Ethical dimension

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IRIS Wiki - Narrative Theories - Ethical dimension


The axiological or ethical dimension of narrative (how a narrative conveys ethical values) have been studied by various authors such as J. Courtès, T. Hamon, and more recently J.-M. Adam and V. Jouve.

Histo-geographical placement


Type of story

Any narrative whatever its complexity, contains a system of values. However, some stories, like fables in which an explicit morale is included, are more easily analysed than others which are ambigious or ironic.

Parent Theories


Child Theories


Brief Description

The axiological or ethical dimension concerns the set of values that the author intends to convey to its audience. Indeed, most narratives embed an explicit or implicit judgement of what is good and what is bad. An ethical value can be seen as a pair of two opposite terms (honest/dishonest, collective/individual, generous/egoist, etc.) according to which characters' actions are evaluated. A continuous gradation between these two opposite terms constitutes an axis, which enables a more subtle evaluation. According to P. Hamon, a value involves a relation between actions. An action is evaluated according to another action, the norm. It is a transversal concept in narrative, related to the pragmatic approach, the narrative structure, the characters' psychology and the affective dimension.

The axiological dimension must be seen in a pragmatic view of narrative. A narrative is a device of communication from an author to an audience more precisely a device of persuasion and manipulation. According to M. Bakhtine, although monological in its form, a narrative is a dialogue with its audience. In that context, the axiological dimension is the raison d'être of a narrative, as an act of communication.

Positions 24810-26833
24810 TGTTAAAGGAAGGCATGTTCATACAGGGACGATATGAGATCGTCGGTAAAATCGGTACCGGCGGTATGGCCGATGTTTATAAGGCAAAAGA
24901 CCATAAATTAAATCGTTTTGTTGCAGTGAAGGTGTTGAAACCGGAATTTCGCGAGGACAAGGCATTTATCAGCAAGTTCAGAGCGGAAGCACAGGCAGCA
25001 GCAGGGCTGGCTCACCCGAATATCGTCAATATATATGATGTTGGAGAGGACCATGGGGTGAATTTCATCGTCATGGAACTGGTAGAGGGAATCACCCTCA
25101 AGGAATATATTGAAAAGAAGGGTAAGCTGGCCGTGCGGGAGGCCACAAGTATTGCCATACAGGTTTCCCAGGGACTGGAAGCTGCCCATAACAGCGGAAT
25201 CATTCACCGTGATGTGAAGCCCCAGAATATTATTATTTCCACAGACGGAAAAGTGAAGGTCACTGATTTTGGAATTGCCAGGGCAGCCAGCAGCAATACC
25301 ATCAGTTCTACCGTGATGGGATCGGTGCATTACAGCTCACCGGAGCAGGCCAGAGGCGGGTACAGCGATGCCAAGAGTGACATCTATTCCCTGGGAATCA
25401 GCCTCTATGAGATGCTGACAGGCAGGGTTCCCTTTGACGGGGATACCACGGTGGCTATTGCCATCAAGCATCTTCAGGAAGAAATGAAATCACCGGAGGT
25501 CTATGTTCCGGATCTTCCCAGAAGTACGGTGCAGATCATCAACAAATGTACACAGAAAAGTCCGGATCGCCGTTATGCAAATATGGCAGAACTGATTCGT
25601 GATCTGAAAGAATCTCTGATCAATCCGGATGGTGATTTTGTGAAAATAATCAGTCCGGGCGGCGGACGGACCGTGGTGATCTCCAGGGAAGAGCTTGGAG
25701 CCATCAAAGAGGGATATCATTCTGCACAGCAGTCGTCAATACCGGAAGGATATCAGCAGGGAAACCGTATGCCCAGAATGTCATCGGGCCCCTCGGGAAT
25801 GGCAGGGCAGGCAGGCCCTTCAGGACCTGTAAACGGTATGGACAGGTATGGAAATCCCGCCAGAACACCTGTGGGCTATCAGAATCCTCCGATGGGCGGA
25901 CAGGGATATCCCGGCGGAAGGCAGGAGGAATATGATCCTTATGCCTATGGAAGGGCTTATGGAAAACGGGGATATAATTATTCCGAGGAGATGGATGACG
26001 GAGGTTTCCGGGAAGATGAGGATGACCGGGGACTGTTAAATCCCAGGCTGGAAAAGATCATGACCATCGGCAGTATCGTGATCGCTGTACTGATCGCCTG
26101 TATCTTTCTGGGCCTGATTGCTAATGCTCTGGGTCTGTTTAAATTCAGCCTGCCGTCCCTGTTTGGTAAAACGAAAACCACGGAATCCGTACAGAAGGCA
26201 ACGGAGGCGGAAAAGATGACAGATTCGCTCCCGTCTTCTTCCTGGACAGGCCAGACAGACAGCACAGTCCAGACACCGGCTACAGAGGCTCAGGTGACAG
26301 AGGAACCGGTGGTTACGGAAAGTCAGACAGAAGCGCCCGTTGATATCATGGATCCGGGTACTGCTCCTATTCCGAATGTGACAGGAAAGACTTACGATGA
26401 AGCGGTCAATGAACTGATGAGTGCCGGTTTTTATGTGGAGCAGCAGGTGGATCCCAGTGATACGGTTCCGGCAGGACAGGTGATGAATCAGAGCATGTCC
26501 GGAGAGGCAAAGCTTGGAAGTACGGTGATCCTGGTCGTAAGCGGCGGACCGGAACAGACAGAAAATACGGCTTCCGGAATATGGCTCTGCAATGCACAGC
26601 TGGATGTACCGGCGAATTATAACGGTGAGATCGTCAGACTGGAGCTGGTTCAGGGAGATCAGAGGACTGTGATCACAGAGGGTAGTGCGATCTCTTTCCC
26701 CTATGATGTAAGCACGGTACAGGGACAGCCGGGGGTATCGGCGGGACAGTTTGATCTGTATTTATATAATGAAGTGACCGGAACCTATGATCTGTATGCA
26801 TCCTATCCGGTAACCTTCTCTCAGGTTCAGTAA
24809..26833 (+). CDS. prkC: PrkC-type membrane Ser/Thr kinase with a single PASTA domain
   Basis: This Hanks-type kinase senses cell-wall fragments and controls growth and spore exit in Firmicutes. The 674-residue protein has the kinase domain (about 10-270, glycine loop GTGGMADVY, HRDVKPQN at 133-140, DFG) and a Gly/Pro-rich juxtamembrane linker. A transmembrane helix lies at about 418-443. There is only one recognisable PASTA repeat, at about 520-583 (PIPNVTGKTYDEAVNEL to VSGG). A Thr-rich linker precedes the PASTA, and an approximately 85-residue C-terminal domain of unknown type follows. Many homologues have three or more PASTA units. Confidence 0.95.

The system of values cannot be understood out of context. It is relative to the predominant system of values of the audience. Some narratives follow this predominant system, that is the author reinforces some values that are already acknowledged by most of its audience. Other narratives are more provocative, because they defend values that are not shared by its audience. In that case, the author must put more effort in the strategies for incorporating his/her judgement within the narrative. Because the system of values is relative, some work are more or less "readable", depending of a possible shift between the time/context of writing and the time/context of reading: An old story might not be correctly understood if the system of values in place when the story was written has changed.